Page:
• Akutagawa says:

        Might I suggest very gently that the main reason why comments noting grammatical or spelling errors attract contempt is that very often they’re simply a consequence of otherwise intelligent people typing stuff in a hurry on their smartphones, one prime example being

        “They are the teachers who could to teach grammar if asked to because they, too, learned none.”

        which you yourself wrote in the comment above. I presume you mean not rather than to…

        • V. Lind says:

          I did, though I just typed it into the box — I do not use a smart phone. My typo, though, and I ought to have re-read the post.

          I was talking about articles, not the comments, when I was critical of grammar. As an occasional subscriber to the Spectator, I am increasingly appalled by the grammar contained in often thoughtful pieces, which presumably are not banged out on a phone and are reviewed before submission.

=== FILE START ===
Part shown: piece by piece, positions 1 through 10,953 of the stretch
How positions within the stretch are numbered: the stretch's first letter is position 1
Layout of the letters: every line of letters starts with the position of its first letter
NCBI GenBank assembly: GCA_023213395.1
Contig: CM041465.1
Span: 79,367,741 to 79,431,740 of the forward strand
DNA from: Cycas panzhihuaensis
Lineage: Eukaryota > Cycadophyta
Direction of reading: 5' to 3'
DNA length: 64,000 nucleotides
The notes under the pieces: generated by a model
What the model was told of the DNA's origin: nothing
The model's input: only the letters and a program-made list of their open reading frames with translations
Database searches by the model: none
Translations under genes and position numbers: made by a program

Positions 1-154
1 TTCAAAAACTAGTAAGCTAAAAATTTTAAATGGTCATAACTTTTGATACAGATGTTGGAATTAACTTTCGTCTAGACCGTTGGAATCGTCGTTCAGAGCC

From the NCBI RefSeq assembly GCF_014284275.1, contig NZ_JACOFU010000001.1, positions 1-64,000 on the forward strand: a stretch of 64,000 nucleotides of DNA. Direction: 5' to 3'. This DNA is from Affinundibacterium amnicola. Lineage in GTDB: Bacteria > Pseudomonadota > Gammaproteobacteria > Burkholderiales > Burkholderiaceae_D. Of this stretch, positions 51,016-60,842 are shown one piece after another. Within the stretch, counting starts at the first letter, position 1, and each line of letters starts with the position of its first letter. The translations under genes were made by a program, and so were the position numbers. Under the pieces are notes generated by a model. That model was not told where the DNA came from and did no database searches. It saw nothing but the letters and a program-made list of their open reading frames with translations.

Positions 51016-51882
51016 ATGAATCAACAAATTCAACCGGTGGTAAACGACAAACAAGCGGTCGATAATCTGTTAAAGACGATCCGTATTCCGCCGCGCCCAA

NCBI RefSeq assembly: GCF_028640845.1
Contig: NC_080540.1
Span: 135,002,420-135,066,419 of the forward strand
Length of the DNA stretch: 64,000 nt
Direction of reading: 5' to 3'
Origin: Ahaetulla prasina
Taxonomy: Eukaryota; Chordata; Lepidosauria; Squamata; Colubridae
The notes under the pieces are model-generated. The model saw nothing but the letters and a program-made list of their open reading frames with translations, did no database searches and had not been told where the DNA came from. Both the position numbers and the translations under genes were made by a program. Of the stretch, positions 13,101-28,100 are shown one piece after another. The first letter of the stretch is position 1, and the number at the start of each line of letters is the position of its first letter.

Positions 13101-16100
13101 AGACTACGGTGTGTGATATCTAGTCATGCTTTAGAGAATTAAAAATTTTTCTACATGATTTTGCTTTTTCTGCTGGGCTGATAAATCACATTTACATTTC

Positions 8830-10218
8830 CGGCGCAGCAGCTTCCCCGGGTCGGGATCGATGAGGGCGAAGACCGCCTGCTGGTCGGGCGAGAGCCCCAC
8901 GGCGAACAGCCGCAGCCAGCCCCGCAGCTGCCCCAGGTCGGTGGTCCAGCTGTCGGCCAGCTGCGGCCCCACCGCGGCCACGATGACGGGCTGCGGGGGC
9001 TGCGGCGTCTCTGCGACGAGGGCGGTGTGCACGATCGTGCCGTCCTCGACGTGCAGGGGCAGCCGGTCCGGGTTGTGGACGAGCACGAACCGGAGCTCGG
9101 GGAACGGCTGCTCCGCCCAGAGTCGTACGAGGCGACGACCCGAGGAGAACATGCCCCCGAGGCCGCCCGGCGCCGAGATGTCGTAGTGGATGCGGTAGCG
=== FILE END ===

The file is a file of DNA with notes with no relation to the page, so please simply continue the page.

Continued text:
I constantly read “reigned in,” used to mean curtail or something similar, which is not a typo but a misapprehension of what the term really means and from what it is derived. The other day I read of “dire straights,”” another example of misapprehension (and the lack of that sense readers have of something being not quite right, followed by looking it up).

          The Spec used to be one of those publications that was a stickler for grammatical correctness. But I wonder if those at the top know the difference any more.

          Does anyone left in the editing of anything understand the difference between the verbs “to lay” and “to lie”? And it is no use explaining to them that one is a transitive, the other an intransitive, verb. You hear smart-a&se spokespeople talk of “parsing” (or, more often, “not parsing”) the statements of others, but it is doubtful any of them could parse a simple English sentence, or define “parse.”

          Very few people can make a simple plural nowadays — those dratted apostrophes keep appearing. And the whole question of “its,” “there,” “your” and other such problems are minefields for editors and teachers these days.

          At their best, articles are failing to communicate effectively, at their worst, they are failing to communicate at all.

          Music education? A luxury in countries where the formerly laughed-at basics of “reading, ‘riting, ‘rithmetic” are failing so spectacularly.

        • John Borstlap says: